Funding: The study was supported by a grant from the government of welfare and labor entitled ‘Research on analysis and proposal of infant death and maternal death’ (number 18. 2007-2009).
Maternal death analysis from the Japanese autopsy registry for recent 16 years: significance of amniotic fluid embolism
Article first published online: 18 NOV 2010
© 2010 The Authors. Journal of Obstetrics and Gynaecology Research © 2010 Japan Society of Obstetrics and Gynecology
Journal of Obstetrics and Gynaecology Research
Volume 37, Issue 1, pages 58–63, January 2011
How to Cite
Kanayama, N., Inori, J., Ishibashi-Ueda, H., Takeuchi, M., Nakayama, M., Kimura, S., Matsuda, Y., Yoshimatsu, J. and Ikeda, T. (2011), Maternal death analysis from the Japanese autopsy registry for recent 16 years: significance of amniotic fluid embolism . Journal of Obstetrics and Gynaecology Research, 37: 58–63. doi: 10.1111/j.1447-0756.2010.01319.x
Competing Interests: The authors declare that no competing interests exist.
- Issue published online: 6 JAN 2011
- Article first published online: 18 NOV 2010
- Received: June 18 2009.Accepted: February 5 2010.
- amniotic fluid embolism;
- Japanese autopsy registry;
- maternal death;
- pulmonary thromboembolism;
- uterine atony
Aim: To clarify the cause of maternal deaths, an autopsy is essential. However, there has been no systemic analysis of maternal death in Japan based on autopsy cases.
Material & Methods: Maternal death reports were retrieved from a large amount of registered autopsy data on maternal death in the series of ‘Annual of pathological autopsy cases in Japan’. These files contain 468 015 autopsy records from 1989 to 2004. We collected 193 cases of maternal death due to direct obstetric causes. We recorded all the data into Excel files. Then we analyzed the causes of death and classified them into 11 categories.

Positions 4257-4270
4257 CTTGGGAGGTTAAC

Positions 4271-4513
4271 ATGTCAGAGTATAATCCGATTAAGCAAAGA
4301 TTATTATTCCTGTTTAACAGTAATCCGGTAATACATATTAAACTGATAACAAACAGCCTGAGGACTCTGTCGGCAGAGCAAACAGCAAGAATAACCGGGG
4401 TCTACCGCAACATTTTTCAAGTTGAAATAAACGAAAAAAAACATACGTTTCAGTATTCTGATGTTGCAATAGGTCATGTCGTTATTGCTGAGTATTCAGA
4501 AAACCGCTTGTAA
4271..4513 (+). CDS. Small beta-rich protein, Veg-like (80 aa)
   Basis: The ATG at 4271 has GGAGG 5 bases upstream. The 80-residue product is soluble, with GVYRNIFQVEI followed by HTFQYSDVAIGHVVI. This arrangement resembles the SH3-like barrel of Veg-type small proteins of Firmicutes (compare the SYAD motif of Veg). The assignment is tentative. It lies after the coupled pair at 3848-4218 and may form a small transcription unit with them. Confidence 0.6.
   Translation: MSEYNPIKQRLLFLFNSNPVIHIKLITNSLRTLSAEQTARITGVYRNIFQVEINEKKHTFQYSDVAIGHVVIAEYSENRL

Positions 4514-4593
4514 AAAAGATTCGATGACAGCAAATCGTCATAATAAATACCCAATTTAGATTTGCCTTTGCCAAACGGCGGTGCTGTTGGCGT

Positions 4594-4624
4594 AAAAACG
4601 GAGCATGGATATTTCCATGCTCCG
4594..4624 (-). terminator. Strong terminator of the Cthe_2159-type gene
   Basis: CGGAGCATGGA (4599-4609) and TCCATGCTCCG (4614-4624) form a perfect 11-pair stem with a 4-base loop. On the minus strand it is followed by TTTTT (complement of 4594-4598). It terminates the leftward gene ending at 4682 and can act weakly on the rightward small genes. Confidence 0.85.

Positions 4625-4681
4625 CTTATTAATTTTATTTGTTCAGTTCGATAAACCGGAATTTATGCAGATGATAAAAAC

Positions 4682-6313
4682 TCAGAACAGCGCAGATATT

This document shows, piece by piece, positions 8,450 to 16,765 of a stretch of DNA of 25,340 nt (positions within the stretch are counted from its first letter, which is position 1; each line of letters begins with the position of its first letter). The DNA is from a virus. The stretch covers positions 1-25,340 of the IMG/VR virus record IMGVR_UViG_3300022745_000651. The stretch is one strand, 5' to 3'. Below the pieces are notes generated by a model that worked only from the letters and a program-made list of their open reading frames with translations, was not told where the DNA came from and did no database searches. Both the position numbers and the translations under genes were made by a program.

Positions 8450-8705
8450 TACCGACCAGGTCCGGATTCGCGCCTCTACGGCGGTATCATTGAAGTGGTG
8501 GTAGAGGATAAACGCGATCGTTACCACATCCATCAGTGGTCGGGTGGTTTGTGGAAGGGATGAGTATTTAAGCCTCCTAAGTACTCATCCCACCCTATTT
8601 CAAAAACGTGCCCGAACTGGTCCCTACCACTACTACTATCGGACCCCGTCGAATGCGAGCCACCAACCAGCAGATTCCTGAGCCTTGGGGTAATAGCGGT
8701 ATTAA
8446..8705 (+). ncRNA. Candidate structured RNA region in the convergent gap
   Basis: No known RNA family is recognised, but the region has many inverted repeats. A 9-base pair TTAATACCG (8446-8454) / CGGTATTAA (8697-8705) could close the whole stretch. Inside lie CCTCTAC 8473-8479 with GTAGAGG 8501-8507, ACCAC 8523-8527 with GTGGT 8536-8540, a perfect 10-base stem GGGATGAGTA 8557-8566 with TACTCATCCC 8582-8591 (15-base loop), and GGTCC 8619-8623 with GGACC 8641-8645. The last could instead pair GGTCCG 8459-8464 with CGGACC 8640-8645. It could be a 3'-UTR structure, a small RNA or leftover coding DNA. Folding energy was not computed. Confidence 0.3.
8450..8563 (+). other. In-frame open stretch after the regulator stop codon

Results: The causes of maternal death were as follows: amniotic fluid embolism (AFE), 24.3%; disseminated intravascular coagulation (DIC) related to pregnancy-induced hypertension, 21.2%; pulmonary thromboembolism, 13.0%; injury to the birth canal, 11.4%; medical and surgical complications, 9.8%; and atonic bleeding or DIC of unknown cause, 8.3%. A discrepancy between the clinical diagnosis and pathological diagnosis was frequently observed in cases of AFE, septic DIC and injury to the birth canal. AFE diagnosed by autopsy was often clinically diagnosed as atonic bleeding or DIC of unknown cause before death. Half of the cases of AFE diagnosed by autopsy were associated with DIC.
Conclusion: We found that AFE, DIC related to pregnancy-induced hypertension, pulmonary thromboembolism and injury to the birth canal were the major causes of maternal death in Japan. AFE had various clinical features such as uterine atony and DIC in addition to pulmonary cardiac collapse.